Keywords: Morphology, Sea Level Rise, hydrodynamic, CCHE 2D

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4 Response of Caldeira De Tróia Saltmarsh to Sea Level Rise, Sado Estuary, Portugal

Authors: M. C. Freitas, A. G. Cunha, M. Inácio, C. Antunes, T. Silva, C. Andrade, V. Lopes


Saltmarshes are essential ecosystems both from an ecological and biological point of view. Furthermore, they constitute an important social niche, providing valuable economic and protection functions. Thus, understanding their rates and patterns of sedimentation is critical for functional management and rehabilitation, especially in an SLR scenario. The Sado estuary is located 40 km south of Lisbon. It is a bar built estuary, separated from the sea by a large sand spit: the Tróia barrier. Caldeira de Tróia is located on the free edge of this barrier, and encompasses a salt marsh with ca. 21,000 m². Sediment cores were collected in the high and low marshes and in the mudflat area of the North bank of Caldeira de Tróia. From the low marsh core, fifteen samples were chosen for ²¹⁰Pb and ¹³⁷Cs determination at University of Geneva. The cores from the high marsh and the mudflat are still being analyzed. A sedimentation rate of 2.96 mm/year was derived from ²¹⁰Pb using the Constant Flux Constant Sedimentation model. The ¹³⁷Cs profile shows a peak in activity (1963) between 15.50 and 18.50 cm, giving a 3.1 mm/year sedimentation rate for the past 53 years. The adopted sea level rise scenario was based on a model built with the initial rate of SLR of 2.1 mm/year in 2000 and an acceleration of 0.08 mm/year². Based on the harmonic analysis of Setubal-Tróia tide gauge of 2005 data, the tide model was estimated and used to build the tidal tables to the period 2000-2016. With these tables, the average mean water levels were determined for the same time span. A digital terrain model was created from LIDAR scanning with 2m horizontal resolution (APA-DGT, 2011) and validated with altimetric data obtained with a DGPS-RTK. The response model calculates a new elevation for each pixel of the DTM for 2050 and 2100 based on the sedimentation rates specific of each environment. At this stage, theoretical values were chosen for the high marsh and the mudflat (respectively, equal and double the low marsh rate – 2.92 mm/year). These values will be rectified once sedimentation rates are determined for the other environments. For both projections, the total surface of the marsh decreases: 2% in 2050 and 61% in 2100. Additionally, the high marsh coverage diminishes significantly, indicating a regression in terms of maturity.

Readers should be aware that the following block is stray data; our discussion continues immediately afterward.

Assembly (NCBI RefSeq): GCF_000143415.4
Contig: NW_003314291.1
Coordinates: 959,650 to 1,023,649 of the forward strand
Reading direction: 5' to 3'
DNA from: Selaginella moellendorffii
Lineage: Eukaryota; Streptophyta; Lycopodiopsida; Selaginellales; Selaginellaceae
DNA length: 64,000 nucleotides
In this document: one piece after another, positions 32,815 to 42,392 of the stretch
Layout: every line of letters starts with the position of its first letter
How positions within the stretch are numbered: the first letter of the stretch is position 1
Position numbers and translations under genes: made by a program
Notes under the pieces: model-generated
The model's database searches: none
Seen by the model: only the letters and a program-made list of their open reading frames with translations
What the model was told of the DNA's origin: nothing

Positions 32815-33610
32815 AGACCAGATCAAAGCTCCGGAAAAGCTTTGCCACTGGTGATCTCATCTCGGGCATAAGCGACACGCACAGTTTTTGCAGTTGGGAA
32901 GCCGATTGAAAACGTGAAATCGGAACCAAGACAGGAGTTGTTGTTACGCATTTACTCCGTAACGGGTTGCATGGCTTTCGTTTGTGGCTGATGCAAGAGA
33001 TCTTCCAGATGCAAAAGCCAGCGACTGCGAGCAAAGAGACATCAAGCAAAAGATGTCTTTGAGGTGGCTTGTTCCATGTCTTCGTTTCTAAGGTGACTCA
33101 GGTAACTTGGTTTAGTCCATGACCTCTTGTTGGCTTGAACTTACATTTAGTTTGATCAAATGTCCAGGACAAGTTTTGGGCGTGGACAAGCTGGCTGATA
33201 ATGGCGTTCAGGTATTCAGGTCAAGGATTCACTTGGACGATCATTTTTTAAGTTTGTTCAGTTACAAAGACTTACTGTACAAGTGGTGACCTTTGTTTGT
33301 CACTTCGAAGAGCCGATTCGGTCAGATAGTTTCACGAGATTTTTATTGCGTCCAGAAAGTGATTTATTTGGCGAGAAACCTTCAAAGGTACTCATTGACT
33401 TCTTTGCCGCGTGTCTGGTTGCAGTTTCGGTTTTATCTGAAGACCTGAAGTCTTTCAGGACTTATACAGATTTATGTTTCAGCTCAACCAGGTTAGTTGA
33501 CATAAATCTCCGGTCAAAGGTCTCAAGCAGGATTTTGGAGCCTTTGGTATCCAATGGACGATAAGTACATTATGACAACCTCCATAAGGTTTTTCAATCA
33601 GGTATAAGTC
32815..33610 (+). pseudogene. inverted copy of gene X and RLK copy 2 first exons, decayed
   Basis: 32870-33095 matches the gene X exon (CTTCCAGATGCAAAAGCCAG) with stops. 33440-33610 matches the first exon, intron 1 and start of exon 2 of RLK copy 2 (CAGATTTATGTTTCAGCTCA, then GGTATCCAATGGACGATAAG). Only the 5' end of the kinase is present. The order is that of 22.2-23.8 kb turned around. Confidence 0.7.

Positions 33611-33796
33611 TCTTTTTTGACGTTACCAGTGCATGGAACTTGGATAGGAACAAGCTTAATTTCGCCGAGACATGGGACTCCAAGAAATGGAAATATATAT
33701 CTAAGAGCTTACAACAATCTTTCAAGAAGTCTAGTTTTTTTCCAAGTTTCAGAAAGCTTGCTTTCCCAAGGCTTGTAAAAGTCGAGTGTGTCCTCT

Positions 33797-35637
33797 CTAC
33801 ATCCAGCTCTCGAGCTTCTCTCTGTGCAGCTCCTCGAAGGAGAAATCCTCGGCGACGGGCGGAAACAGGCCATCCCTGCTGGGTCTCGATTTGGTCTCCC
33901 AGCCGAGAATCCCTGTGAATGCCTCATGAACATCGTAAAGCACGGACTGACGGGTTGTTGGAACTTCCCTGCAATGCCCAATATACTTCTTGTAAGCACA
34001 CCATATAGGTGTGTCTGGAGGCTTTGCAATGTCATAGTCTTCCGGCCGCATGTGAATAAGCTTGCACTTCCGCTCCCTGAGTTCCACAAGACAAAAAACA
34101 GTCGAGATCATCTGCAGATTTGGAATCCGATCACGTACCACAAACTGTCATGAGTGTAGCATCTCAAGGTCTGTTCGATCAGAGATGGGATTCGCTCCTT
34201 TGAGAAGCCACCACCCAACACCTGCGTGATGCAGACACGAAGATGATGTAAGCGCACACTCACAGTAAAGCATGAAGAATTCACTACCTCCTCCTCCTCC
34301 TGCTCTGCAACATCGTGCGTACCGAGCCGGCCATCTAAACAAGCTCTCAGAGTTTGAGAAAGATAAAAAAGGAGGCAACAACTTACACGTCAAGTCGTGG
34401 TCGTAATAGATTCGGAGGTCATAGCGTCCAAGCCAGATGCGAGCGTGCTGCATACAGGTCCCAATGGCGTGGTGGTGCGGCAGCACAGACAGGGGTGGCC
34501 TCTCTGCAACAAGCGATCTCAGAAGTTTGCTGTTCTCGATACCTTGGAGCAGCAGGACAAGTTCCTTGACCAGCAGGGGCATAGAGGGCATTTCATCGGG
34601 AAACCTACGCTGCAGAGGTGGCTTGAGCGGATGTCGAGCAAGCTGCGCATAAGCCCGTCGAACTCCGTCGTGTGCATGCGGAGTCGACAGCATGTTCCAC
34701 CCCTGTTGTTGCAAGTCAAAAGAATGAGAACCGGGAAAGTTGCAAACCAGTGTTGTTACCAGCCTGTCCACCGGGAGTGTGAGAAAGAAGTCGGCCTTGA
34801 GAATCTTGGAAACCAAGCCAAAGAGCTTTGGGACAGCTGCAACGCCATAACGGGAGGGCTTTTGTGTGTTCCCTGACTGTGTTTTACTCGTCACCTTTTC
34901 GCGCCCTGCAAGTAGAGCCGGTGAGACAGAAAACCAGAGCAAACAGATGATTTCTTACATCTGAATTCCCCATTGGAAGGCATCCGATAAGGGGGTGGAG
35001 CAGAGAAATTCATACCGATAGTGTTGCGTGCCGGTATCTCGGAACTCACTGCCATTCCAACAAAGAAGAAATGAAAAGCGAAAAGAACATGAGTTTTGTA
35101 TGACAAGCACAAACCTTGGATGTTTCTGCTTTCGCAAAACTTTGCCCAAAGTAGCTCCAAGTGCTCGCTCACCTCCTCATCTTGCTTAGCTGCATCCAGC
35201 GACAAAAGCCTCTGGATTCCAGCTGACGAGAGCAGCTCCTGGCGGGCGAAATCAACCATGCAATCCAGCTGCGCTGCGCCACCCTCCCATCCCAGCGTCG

Keywords: Sea Level Rise, ¹³⁷Cs, ²¹⁰Pb, saltmarsh, response model

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3 The Effects of Climate Change and Upstream Dam Development on Sediment Distribution in the Vietnamese Mekong Delta

Authors: Trieu Anh Ngoc, Nguyen Quang Kim